The obvious next step is digital menus that dynamically change presentation based on the person looking at it. Using the front facing camera you could detect gender and facial expression, and then adjust on page transitions.
This ad, and Gruber’s writeup, reflect in part why I so actively defend myself against all these trackers.
Just because there is now a multi-billion-dollar industry based on the abject betrayal of our privacy doesn’t mean the sociopaths who built it have any right whatsoever to continue getting away with it. They talk in circles but their argument boils down to entitlement: they think our privacy is theirs for the taking because they’ve been getting away with taking it without our knowledge, and it is valuable.
We, as a society and as a group of Internet citizens, never once agreed to this surveillance. There is no right for this type of activity to exist.
Great post from my friend Lee Zukor sharing the various ways that he is continuing to stay connected with his team during the extended distributed work with Covid-19.
I have followed the recent arguments and concerns about the US Postal Service, but I did not consider any historical context of other attempts over time to privatize the public service of the Post Office.
It has been claimed that the Postal Service has losses of billions of dollars but that is largely because the powerful interests who design the methods by which we count and measure worth hate the concept of public benefit.
Instead let us acknowledge the value inherent in a public infrastructure that binds the nation together bringing every home and business into a network that furthers economic and social profit while promoting national security.
Let us acknowledge the public benefits of universal service.
Super interesting graphs here using data sourced from OpenTable to show restaurant demand. Look at all of those weeks with zero demand. None. I’m surprised that they have recovered as much as they have. 🍽
Oh. My. I simply adore this! 🤓 I’m not looking to add more slides to the Universe, but a terminal-based slide deck makes me chuckle. Fireworks and explosion effect too! This deserves to win an award. Firing up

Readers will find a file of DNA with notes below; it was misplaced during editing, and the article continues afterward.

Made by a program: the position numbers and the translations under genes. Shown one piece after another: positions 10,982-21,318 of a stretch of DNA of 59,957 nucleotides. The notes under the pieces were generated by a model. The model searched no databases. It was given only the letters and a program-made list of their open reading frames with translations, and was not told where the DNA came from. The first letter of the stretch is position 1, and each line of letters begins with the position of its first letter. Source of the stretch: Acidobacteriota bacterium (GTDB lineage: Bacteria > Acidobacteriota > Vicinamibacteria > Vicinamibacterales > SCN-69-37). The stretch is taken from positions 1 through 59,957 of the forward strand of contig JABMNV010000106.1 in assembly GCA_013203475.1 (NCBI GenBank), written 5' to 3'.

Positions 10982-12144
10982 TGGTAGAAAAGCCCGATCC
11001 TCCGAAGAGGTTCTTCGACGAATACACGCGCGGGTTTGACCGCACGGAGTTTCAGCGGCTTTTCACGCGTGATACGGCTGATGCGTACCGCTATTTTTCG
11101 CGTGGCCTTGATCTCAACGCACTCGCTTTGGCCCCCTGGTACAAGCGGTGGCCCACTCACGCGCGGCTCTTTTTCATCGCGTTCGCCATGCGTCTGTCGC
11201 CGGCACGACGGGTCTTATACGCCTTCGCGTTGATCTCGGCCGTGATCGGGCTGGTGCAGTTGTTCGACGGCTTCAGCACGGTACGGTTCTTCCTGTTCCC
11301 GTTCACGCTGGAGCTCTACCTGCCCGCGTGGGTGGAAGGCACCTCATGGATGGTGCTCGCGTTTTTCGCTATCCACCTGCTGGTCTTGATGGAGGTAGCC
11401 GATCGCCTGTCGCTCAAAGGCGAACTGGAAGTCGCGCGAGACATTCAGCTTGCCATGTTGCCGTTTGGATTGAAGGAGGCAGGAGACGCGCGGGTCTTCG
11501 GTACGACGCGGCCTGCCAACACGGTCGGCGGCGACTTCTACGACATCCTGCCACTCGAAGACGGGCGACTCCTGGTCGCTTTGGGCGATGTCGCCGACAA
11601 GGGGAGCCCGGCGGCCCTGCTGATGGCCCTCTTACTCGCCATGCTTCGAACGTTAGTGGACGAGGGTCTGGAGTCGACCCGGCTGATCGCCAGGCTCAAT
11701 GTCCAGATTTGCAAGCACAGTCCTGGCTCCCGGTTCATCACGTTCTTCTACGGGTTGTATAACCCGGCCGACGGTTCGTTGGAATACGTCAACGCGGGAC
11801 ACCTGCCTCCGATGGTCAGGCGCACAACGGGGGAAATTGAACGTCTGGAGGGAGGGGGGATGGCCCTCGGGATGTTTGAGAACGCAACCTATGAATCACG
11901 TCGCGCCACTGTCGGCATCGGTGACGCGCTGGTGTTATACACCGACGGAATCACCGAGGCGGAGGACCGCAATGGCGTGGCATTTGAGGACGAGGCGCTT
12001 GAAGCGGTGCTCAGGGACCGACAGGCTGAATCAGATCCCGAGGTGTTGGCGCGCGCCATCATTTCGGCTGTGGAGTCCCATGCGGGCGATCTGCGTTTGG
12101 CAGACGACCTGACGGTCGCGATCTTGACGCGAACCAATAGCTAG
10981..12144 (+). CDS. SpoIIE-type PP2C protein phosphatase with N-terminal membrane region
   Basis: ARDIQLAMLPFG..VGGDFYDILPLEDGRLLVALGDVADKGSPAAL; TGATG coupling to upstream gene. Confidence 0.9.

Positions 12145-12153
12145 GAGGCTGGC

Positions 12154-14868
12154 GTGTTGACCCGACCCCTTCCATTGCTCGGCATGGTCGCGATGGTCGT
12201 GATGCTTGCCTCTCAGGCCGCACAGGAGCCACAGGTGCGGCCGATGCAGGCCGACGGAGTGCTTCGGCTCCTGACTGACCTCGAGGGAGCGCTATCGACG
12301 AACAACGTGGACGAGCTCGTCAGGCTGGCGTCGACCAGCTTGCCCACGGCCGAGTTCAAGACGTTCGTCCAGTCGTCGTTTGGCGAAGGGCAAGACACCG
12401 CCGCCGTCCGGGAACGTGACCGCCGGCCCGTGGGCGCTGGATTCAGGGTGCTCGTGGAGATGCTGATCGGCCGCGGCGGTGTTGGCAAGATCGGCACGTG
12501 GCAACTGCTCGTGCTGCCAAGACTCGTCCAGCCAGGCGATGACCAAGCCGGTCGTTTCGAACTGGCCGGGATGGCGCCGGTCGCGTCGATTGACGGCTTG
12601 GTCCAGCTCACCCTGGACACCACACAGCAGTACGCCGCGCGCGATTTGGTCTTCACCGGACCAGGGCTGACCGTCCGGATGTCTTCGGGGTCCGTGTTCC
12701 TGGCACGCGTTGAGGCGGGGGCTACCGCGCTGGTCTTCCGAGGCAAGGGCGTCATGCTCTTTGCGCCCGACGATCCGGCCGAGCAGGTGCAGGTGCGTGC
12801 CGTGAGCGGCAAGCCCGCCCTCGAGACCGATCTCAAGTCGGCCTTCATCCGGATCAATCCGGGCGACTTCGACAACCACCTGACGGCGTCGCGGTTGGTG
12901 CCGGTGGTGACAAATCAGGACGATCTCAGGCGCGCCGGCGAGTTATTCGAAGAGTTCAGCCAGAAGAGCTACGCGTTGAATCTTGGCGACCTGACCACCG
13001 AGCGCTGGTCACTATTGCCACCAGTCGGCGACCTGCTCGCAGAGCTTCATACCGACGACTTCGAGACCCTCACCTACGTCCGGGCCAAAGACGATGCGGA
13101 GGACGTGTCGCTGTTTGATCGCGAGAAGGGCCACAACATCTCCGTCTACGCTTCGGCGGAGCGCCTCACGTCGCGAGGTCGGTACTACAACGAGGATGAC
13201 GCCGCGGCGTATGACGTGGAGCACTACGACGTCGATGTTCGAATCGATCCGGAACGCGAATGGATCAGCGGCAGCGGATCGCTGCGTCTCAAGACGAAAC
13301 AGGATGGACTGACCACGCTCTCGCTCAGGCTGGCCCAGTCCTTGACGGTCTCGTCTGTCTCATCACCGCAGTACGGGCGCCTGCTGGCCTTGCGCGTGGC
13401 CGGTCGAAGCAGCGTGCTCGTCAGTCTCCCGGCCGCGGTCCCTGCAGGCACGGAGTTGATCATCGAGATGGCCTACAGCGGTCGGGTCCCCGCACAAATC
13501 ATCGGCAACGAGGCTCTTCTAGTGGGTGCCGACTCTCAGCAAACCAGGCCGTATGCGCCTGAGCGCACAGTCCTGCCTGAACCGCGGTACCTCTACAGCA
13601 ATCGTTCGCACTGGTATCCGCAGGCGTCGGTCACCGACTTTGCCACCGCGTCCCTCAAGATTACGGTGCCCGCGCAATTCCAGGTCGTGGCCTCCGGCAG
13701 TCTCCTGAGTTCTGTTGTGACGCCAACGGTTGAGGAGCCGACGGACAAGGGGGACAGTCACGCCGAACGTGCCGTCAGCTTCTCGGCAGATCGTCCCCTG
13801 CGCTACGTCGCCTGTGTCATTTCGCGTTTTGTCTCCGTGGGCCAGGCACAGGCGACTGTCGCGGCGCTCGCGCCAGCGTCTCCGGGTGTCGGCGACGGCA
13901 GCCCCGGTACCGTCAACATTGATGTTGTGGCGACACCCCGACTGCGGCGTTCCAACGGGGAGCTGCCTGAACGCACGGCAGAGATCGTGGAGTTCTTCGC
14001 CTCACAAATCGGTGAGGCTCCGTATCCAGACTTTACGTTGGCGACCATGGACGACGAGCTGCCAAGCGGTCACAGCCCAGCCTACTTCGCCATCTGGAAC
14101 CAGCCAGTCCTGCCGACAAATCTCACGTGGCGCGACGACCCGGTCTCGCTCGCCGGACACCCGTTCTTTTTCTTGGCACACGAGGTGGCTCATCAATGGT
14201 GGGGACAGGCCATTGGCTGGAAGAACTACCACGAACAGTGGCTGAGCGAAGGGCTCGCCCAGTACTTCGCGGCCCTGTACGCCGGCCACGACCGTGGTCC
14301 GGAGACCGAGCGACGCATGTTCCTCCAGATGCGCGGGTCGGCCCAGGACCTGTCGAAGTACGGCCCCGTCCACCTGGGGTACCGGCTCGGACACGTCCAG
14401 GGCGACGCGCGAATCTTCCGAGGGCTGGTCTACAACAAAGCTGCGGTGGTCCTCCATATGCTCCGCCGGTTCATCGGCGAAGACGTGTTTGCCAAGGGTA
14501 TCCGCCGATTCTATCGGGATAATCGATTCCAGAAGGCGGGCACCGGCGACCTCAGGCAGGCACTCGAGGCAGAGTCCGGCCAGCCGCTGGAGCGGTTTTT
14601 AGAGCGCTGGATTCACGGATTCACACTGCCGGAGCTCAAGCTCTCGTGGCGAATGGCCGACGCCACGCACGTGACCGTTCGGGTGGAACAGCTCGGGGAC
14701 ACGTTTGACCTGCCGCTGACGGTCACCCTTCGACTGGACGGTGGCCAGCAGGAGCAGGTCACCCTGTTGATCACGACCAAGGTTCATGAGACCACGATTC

pip right now… 👨💻
New fitness band from Amazon that does the normal things you would expect, but it also listens to your voice to gauge your physical and emotional wellbeing? There is absolutely no way I would wear this device. Kindle is already sending Amazon way too much information about what I’m reading. Information about the timber of my voice? No thank you.
The IETF is a very unique group, and this article is both illuminating of this RFC, but also of the way the group operates in general.
So at its heart, The Internet is for End Users is a call for IETF participants to stop pretending that they can ignore the non-technical consequences of their decisions, a call for broader consultation when making them, and one for continued focus on the end user. Ultimately, end user impact is as least as important as the technical considerations of a proposal, and judging that impact requires a more serious effort to understand and incorporate other non-technical views.
This seems like something that should be implicit to these discussions.
I support these players walking out after Jacob Blake’s shooting in Kenosha. I suspect this is just the beginning of a more active stance on these social and civic matters from athletes, and that is a good thing in my opinion.
Facebook continues to be an incredibly effective platform for spreading hate and bigotry faster and cheaper than anything that has ever existed before. It’s not too late to delete your account.
These are all interesting metrics, and are ones that technology teams should seek to have, but I can’t imagine putting them in a board presentation. If your board is looking at this level of detail, I would assume that something isn’t working right. Via Donnie Berkholz.
I don’t get this much at all. Adopting a new URL with a
.new suffix is forcing some form of user behavior change that seems difficult. And then, why would you trust Google to run this? They will minimally collect information on the usage of these to gain insight into these other services. They could even take over the names, and say, redirect a zoom.new request to their own service.
Heather’s in South Minneapolis has quickly become a family favorite for dinner out on their large patio. Our food has all been great, and the space is relaxing and enjoyable. Recommended. 🍽